Yesterday a group of human rights lawyers issued a report that told us what most of us already knew: NYPD officers violated the civil and human rights of protesters in their treatment of the Occupy Wall Street movement last fall.
The report was the product of a joint study between NYU and Fordham University law school groups, the Global Justice Clinic and the Walter Leitner International Human Rights Clinic.
Police not only used unnecessary force to escalate tensions with protesters, the report found, but it used inappropriate intimidation tactics including force and arrests to bar journalists from covering the events, effectively squashing free speech rights.
Al Jazeera notes, “In particular, it said credentialed journalists were barred from covering the overnight raid that cleared the main Occupy encampment at Manhattan’s Zuccotti Park in November last year.”
The report continues, “Many of the reported allegations individually indicate clear violations of the government’s obligation to uphold assembly and expression rights. When considered together, a complex mapping of protest suppression emerges.”
The “complex map” of suppression went all the way to the top: as you’ll remember, Mayor Michael Bloomberg coordinated with the police to orchestrate Zuccotti Park’s eviction, and stood by police at every step of the way and denounced the protests. He did this even as video of NYPD Inspector Anthony Bologna pepper-spraying peaceful college girls flooded the internet.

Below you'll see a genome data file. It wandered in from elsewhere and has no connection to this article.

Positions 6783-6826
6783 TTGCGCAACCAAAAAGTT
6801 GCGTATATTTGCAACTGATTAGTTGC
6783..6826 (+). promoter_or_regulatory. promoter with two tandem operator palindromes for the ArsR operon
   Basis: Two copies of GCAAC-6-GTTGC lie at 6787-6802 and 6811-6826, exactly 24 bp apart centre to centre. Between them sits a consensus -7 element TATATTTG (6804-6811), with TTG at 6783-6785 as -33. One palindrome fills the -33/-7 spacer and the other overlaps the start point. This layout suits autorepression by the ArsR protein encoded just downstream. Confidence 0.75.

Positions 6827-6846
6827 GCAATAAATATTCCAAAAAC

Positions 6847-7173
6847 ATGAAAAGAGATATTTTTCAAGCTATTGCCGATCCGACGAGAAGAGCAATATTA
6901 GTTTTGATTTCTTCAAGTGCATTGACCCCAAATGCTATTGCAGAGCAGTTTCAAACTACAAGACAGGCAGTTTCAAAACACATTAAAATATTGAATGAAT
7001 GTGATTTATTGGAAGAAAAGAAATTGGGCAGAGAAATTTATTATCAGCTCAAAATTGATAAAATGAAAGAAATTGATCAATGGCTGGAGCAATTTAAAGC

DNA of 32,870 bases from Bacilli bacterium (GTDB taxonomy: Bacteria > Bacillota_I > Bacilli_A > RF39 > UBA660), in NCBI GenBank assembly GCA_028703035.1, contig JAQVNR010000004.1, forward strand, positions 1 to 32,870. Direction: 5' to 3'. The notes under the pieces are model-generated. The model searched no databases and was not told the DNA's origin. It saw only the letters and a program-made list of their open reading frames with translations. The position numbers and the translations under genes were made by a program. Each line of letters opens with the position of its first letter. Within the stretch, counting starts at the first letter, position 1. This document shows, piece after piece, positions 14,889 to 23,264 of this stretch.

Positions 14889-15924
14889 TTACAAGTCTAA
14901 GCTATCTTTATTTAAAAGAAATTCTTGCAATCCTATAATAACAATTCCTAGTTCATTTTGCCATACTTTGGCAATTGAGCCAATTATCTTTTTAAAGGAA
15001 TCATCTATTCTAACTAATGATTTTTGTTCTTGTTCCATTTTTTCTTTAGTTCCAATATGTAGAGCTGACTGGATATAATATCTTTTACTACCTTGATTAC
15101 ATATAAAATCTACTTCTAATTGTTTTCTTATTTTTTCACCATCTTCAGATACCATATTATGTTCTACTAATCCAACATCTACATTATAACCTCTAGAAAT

Al Jazeera notes the NYPD acknowledged the new report with its typical response: denial.
“The NYPD accommodated lawful protests and made arrests when laws were broken, and showed restraint in doing so,” said the NYPD’s chief spokesman, Paul Browne.
If that’s what restraint looks like, I don’t want to see what the NYPD losing their cool looks like.
Of course NYPD wasn’t the only unit who responded to the movement by violating civil and human rights—from Oakland to the UC Davis campus to D.C. cops crossed a line in pursuit of order, apparently with the approval at the highest level of authority.
But we know from New York’s Stop and Frisk saga that the city doesn’t change an evil practice until a sizable outcry is raised about it. Hopefully yesterday’s report will start a dialogue about cops overreaching and squashing our rights when they are hired to support them.